The UK’s top universities are especially vulnerable to a potential exodus of European scholars in response to the UK’s exit from the European Union, new figures from the Higher Education Statistics Agency (HESA) suggest.
The research shows that 21 of the Russell Group’s 24 universities have a proportion of EU academics higher than the UK average. Moreover, EU nationals make up over a quarter of the academic staff at eight universities: including 26 per cent at Oxford and 27 per cent at Cambridge.
Uncertainty over the working rights of EU staff and their dependents after Brexit has led to concerns that European academics may exit the UK in large numbers.
In a recent report, the Commons Education Select Committee expressed fears that a Brexit “brain drain” would threaten the international competitiveness and long-term success of UK universities. The committee also called on the government to guarantee the rights of European university staff after Brexit.
The HESA research comes just weeks after a YouGov survey revealed that 76 per cent of European academics in the UK said they were more likely to consider leaving UK higher education as a result of Brexit. It was reported in the same survey that 90 per cent of UK academics believe Brexit will have a negative impact on the UK higher education sector.
The Russell Group, it is predicted, would be particularly susceptible to such an exodus. The Group has emphasised the benefits to British universities of the free movement of academics within the EU to the UK and has stressed the value of universities being able to recruit staff from the EU without having to negotiate the UK visa system.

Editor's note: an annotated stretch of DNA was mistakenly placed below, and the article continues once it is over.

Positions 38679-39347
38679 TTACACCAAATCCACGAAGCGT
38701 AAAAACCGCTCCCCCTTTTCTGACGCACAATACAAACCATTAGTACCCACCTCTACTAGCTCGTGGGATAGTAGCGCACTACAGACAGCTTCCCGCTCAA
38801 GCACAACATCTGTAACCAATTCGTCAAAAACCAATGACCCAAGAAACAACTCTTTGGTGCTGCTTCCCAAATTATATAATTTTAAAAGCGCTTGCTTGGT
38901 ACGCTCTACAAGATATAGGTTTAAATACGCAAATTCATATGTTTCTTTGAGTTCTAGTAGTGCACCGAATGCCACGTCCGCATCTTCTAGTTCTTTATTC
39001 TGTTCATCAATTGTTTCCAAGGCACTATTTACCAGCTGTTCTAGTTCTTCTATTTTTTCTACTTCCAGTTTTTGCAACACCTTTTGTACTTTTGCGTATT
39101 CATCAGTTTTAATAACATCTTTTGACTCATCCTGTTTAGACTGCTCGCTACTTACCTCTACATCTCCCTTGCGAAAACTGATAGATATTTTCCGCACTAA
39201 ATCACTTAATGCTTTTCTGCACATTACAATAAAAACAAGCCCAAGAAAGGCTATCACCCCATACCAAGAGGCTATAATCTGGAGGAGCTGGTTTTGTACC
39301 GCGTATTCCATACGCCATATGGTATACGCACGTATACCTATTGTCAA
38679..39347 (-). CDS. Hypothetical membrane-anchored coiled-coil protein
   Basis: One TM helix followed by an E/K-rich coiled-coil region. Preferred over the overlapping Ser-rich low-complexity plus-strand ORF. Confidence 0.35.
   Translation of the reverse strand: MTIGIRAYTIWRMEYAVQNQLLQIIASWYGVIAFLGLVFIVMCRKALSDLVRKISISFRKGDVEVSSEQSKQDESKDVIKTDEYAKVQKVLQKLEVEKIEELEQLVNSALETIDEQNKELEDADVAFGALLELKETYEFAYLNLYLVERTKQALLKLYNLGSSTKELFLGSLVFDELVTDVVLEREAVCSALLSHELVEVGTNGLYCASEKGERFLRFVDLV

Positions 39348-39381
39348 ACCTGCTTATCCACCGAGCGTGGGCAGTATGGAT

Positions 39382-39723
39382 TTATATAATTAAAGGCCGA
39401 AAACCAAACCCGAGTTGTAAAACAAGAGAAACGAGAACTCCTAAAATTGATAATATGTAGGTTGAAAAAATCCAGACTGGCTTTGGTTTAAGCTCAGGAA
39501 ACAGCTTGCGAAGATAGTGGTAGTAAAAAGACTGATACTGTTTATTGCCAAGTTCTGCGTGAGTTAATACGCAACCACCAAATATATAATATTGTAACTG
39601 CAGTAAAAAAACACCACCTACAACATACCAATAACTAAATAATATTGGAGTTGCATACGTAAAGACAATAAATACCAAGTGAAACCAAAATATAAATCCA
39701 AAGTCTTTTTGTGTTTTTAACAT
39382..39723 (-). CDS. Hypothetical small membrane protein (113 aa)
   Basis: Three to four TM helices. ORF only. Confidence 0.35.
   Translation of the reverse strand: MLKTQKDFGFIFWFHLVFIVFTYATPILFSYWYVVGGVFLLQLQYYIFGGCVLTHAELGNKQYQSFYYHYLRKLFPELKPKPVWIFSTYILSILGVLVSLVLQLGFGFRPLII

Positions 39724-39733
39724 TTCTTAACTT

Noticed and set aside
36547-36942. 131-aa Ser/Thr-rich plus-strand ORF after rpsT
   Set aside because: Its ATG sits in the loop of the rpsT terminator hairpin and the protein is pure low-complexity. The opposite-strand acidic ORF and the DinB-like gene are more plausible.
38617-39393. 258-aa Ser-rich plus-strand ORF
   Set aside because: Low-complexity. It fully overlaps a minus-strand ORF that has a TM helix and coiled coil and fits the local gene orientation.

The University of Birmingham, a member of the Group, recently warned that European universities are using Brexit as an opportunity to poach academics from the UK. Analysis from Times Higher Education shows there were around 1700 EU academic staff working at Oxford in 2015-16, up from the 1400 in 2012-15, with only University College London having a larger number of EU academic staff.
Speaking exclusively to Cherwell, Alastair Buchan, the University’s head of Brexit strategy, said: “Oxford’s non-UK EU staff members make an enormous contribution to the teaching, research and administrative activities of the University, and the continued uncertainty over their status and entitlement to remain in the UK is a significant factor for both them and the University.
“It would be no surprise, given the uncertainty about the future, if our EU colleagues were to be thinking about moving elsewhere within Europe. So—just as many others are doing—we would urge the government to settle this matter as quickly as possible.”
Fears over a Brexit exodus follow concerns that uncertainty and anxiety over the UK’s exit from the EU are preventing international students applying to UK universities.
It was recently reported that despite widespread opposition in the UK to general immigration remaining at its current rate, 58 per cent of Britons oppose a reduction in student immigration.
First-year English student Jorge López Llorente, who comes from Spain, suggested that Brexit “will impede lots of [international students] from applying” to Oxford, warning that Brexit is reinforcing perceptions of the British as nationalist and arrogant.
Llorente further noted that concerns over potential changes to the structure of fees and loans for international students are discouraging European applications, saying of a friend that he “may not be able to come to Oxford despite getting an offer because of the money”.
He added that mere rumours and misconceptions over Brexit are enough to deter international applications.